Saturday, December 13, 2008

Shooting with the Digital Future in Mind

I have often shot multiple exposures (using bracketing) in the past knowing that the technology of digital data is always improving and evolving. One of these technologies is HDR. (High Dynamic Range)

If you don't already know, this is the process of taking three shots of a given scene at three different exposures. Then, combining them to create one image with overall good exposure.

I shot the image to the left once and the sky looked great, but the building was too dark. I shot with a longer exposure and made the building look nice, but then the sky was blown out. Ever run into this? If so, then HDR is for you.

This is the first time I have opened these images to do anything with them and I shot them three years ago! At that time I didn't know much of anything about HDR. But, what I did know is that it was an emerging technology and I wanted to be prepared when it hit the market.

For this image I used a fairly popular HDR software name Photomatix. It's fairly simple to use and many different effects can be created. If you have not had the chance to play with this software you may download a trial version here.

HRD has caught on over the past few years, but I don't think its status has been changed to "overused" quite yet. So, take a few minutes and play with bracketing and HDR software. Especially if you are shooting non-moving objects/scenes.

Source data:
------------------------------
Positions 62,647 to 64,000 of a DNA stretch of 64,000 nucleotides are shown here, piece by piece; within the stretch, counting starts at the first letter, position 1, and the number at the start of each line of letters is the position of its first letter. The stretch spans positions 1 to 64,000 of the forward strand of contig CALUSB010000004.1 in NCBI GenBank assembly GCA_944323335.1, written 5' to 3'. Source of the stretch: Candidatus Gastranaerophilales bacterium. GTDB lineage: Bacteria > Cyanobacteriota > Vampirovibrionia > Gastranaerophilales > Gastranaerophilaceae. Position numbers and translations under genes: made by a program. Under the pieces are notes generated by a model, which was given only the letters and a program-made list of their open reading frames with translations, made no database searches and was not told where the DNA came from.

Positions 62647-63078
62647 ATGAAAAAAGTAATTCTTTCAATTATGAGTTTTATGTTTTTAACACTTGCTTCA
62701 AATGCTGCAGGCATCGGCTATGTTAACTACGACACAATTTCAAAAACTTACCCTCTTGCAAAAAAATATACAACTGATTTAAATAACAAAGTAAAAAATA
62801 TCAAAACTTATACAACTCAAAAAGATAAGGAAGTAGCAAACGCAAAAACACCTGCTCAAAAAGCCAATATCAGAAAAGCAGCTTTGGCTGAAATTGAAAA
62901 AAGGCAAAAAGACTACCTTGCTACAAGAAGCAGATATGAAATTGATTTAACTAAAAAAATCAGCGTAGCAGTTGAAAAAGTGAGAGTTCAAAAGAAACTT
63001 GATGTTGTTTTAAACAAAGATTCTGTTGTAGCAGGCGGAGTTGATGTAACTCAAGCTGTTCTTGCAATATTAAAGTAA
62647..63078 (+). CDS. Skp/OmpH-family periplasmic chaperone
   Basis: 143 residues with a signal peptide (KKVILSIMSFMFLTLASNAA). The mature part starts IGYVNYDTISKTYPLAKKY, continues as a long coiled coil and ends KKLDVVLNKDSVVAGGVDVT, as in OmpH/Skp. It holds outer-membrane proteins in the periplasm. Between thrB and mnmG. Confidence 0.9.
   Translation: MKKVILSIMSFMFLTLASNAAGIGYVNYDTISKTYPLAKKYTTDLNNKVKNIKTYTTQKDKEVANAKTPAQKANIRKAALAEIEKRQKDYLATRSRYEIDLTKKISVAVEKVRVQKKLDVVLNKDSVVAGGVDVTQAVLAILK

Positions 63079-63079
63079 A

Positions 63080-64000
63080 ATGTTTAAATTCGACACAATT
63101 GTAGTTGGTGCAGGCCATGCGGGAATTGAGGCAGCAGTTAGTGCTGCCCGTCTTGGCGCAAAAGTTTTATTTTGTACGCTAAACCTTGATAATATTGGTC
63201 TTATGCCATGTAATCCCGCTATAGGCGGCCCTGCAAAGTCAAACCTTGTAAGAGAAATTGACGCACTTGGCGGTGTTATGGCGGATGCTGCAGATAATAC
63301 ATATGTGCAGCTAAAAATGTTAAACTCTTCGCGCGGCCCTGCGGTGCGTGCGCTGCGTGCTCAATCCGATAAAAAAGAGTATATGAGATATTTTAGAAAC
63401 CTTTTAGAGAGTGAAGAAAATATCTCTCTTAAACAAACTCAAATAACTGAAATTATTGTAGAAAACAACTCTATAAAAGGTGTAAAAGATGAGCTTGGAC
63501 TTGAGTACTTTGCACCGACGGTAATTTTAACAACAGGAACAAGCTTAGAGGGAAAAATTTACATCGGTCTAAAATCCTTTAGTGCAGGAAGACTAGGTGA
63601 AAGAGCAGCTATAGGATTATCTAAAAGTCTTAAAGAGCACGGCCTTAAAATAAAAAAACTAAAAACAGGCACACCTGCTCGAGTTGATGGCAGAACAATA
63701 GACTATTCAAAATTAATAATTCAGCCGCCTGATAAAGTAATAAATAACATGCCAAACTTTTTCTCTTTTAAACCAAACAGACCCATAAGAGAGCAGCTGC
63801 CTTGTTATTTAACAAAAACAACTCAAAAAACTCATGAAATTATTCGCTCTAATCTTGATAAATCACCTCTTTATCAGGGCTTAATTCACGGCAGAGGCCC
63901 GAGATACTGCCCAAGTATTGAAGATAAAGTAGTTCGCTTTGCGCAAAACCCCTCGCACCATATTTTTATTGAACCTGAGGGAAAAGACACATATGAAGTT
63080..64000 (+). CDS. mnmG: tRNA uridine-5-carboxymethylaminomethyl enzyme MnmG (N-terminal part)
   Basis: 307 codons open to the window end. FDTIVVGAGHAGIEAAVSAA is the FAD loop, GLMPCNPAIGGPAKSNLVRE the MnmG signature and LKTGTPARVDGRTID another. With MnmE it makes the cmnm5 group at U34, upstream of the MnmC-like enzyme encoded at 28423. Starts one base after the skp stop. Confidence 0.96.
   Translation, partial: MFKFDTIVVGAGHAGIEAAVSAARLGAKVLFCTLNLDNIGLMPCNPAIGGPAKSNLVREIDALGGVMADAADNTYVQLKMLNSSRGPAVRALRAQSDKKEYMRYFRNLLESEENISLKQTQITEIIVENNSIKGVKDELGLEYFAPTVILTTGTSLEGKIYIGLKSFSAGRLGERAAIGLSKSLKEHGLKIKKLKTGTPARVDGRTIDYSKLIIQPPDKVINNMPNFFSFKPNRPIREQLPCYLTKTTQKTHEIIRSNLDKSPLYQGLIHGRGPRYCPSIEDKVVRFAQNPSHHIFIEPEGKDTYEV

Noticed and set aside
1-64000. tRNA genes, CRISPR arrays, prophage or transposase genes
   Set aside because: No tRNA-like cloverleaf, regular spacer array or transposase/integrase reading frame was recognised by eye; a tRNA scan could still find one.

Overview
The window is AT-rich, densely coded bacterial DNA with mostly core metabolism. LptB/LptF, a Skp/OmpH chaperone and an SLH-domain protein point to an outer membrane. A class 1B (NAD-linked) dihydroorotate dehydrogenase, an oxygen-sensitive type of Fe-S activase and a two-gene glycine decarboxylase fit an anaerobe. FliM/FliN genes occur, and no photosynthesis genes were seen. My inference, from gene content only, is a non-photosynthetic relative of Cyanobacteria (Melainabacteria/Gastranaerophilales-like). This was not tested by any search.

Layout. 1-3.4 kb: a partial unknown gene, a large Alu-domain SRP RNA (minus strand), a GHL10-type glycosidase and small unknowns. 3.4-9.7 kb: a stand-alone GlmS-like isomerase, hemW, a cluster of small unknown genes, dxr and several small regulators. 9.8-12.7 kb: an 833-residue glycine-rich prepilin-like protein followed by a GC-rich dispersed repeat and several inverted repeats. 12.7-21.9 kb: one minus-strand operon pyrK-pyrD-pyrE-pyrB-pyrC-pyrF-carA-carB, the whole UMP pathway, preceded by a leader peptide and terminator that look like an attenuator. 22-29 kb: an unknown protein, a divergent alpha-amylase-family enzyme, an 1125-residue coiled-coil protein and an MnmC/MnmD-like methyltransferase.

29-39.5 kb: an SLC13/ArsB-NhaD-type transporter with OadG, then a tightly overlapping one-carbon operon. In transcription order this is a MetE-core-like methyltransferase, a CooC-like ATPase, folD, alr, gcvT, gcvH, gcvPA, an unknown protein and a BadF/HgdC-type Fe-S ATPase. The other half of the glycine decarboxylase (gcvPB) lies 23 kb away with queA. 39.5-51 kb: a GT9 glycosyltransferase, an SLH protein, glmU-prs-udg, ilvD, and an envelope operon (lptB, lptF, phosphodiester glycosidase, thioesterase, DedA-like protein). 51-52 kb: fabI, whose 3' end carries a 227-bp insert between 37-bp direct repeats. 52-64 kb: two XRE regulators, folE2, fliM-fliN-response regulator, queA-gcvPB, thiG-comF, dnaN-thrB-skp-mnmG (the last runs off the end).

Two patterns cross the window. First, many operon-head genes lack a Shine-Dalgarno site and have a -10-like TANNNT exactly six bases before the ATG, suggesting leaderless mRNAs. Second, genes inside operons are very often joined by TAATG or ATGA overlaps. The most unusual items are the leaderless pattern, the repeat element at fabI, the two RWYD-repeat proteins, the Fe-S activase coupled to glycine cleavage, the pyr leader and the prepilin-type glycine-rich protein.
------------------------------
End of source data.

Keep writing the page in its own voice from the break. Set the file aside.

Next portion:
There is new technology being revealed everyday and it's a good idea to keep up with it. This knowledge will help lead us digital photographers in the right direction and keep our minds aware of what we can do with this new technology.

Friday, December 5, 2008

Critiquing Images

Have you ever analyzed what goes through your mind when critiquing an image?

This post could be a bit on the psychological side, but it's important to know why we think what we think, for if we know what our viewers (target audience/client) are thinking certainly that helps in knowing what to shoot to obtain the best images possible.

Critique's can change depending on if you were asked to critique an image or if you were doing it out of your own will. It seems to also depend on who's work is being critiqued. It could be a stranger, a friend, or someones work you admire or that you don't. Such things will change how we process an image in our minds.

The first thing I notice when viewing an image is lines, shape, and color. Next are angles, depth/DoF, and contrast.

From those six components, that only take a split second to analyze, mostly subconsciously, I form a feeling about the image as a whole.

From the above process I then start to critique certain aspects of the image. Example, a certain shape or color rubs me wrong and then I begin my critique of what would make the image feel better to me.

Similar to 2 posts ago, it's about the feel of an image. Find the right feel and you have found yourself the right image.